Camping in Lofoten Bunes Beach
Camping in Lofoten Bunes Beach

Camping in Stavanger

I haven’t stayed at any campsite near Stavanger, as I’ve only wild camped on my way to Preikestolen. However, there are a few campsites around, such as Ølberg Camping, located close to the beach, and Stavanger Camping Mosvangen.

Camping in Bergen

Bergen is a popular choice for travelers arriving in Norway. After all, it’s so close to the fjords, and Flåm, which is located in the UNESCO fjord area! If you are looking for camping in Bergen, here are some of the recommended campsites:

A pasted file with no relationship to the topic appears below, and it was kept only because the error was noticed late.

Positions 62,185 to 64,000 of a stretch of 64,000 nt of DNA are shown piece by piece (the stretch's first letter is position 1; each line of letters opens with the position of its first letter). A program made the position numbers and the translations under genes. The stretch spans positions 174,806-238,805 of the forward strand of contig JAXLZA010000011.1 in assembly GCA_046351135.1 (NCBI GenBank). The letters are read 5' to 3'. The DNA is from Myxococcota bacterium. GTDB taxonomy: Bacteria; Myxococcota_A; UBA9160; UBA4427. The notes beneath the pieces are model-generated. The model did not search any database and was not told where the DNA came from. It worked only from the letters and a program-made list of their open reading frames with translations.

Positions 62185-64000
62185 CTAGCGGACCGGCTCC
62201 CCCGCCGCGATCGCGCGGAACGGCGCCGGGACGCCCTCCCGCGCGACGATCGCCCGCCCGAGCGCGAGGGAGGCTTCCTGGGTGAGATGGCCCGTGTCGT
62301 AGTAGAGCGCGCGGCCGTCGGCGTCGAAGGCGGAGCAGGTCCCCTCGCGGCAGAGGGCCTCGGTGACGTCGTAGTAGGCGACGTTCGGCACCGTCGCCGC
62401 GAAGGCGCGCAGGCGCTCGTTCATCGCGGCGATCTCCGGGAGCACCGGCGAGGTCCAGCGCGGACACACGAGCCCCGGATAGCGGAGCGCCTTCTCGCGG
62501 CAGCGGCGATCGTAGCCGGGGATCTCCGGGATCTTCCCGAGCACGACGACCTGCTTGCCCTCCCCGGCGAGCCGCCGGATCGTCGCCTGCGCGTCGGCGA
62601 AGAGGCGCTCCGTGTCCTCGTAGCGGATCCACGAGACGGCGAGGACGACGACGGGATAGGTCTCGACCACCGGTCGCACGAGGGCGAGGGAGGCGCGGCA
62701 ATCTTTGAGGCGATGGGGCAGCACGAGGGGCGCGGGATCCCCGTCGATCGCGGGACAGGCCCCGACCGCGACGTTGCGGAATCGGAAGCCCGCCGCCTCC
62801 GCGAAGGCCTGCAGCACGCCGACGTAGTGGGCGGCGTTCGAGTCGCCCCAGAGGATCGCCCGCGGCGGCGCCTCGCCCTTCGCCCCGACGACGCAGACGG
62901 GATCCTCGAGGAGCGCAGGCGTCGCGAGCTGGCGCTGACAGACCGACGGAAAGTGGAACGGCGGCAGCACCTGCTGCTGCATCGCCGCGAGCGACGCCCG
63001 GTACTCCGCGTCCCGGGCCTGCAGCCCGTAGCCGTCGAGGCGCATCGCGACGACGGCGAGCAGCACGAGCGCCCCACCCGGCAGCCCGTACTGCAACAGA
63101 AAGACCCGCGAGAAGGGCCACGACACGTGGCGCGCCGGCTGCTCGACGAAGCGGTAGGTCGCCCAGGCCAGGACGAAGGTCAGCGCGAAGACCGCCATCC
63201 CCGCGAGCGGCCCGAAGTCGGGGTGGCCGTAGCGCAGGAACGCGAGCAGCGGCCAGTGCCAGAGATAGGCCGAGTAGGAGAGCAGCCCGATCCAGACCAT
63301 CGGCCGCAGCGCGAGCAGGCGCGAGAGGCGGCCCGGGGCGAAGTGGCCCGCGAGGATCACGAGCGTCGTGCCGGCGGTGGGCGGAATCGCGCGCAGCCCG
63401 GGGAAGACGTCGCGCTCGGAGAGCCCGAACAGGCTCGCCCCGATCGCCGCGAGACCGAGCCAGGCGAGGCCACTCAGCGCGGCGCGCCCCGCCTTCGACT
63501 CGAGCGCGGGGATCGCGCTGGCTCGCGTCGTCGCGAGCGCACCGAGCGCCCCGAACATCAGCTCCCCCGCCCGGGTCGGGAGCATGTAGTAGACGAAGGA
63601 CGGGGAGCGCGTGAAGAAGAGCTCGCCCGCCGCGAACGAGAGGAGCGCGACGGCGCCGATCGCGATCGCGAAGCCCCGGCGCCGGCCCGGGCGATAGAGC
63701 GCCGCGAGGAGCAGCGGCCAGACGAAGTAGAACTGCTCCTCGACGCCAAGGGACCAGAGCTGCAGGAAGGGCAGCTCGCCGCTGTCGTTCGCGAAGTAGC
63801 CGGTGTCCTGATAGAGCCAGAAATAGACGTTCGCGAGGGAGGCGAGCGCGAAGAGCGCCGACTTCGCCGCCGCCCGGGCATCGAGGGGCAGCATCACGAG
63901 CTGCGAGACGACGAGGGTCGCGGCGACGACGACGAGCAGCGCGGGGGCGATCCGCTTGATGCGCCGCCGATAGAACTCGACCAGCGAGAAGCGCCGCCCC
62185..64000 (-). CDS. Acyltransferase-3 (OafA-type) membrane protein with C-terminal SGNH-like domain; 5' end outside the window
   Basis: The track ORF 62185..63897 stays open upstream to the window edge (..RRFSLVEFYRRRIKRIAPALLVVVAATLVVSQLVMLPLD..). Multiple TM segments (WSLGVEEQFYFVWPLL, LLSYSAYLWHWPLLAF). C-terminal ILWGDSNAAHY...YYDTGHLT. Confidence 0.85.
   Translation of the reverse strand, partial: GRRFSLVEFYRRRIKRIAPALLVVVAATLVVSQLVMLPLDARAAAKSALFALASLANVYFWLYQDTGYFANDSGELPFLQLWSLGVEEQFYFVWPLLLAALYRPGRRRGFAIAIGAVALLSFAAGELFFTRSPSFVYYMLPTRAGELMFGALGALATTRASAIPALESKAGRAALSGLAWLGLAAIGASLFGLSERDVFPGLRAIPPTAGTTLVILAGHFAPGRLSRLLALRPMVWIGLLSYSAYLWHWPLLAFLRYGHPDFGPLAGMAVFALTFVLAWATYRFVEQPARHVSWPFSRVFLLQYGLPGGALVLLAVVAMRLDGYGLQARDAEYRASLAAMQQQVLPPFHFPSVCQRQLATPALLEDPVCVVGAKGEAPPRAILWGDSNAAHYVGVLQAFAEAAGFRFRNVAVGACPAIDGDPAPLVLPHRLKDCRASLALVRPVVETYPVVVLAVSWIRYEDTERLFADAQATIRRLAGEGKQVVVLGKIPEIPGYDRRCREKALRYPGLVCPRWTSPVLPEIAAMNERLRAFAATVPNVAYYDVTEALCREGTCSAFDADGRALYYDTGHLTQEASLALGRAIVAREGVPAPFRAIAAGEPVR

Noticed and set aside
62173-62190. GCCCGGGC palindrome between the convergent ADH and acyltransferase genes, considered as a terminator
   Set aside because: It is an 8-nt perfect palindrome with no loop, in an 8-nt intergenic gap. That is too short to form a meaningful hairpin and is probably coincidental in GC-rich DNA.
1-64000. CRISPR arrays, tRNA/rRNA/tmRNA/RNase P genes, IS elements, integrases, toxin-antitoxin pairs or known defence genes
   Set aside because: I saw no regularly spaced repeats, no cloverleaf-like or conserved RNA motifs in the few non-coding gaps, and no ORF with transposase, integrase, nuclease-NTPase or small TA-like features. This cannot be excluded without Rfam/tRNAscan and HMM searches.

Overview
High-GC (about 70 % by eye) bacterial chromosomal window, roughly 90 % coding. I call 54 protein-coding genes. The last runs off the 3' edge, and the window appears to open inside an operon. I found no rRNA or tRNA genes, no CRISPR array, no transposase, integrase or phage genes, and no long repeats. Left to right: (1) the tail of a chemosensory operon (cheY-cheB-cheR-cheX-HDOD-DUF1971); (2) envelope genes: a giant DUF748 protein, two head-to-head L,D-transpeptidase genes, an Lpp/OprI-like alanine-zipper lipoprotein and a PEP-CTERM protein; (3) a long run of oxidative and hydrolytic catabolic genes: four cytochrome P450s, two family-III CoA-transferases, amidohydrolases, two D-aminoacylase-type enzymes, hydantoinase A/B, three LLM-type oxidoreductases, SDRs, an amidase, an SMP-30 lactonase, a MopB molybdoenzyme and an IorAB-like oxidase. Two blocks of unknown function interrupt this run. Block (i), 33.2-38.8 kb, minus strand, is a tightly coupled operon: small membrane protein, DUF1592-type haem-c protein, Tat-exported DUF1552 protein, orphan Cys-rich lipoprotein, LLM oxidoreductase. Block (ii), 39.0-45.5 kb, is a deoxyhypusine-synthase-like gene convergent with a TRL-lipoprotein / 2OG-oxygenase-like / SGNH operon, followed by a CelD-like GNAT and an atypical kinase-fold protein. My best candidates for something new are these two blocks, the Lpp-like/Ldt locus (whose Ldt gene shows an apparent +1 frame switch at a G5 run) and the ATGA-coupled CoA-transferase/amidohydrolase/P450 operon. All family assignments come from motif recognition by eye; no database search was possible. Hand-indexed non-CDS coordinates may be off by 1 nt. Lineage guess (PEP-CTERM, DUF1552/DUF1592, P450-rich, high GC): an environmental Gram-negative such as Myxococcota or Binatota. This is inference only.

Camping in Norway

Camping in Loen

Loen is a place where the famous Loen Via Ferrata is located, as well as beautiful lakes and mountains. It’s an area worth visiting for at least a few days.

Car camping in Loen with the views
Car camping in Loen with the views

Camping in Norway Essentials

Depending if you are planning to go car camping on designated campsites in Norway, or if you plan on hiking and wild camping, you’d need slightly different equipment. I talk more about wild camping equipment here.

Have you tried camping in Norway before? What else would you like to know about wild camping in Norway? Let me know in the comments!

Read more about Norway:

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Full guide for camping in Norway, including wild camping in Norway, and free camping in Norway, camping in Oslo, camping Stavanger, camping Lofoten, Camping Begren.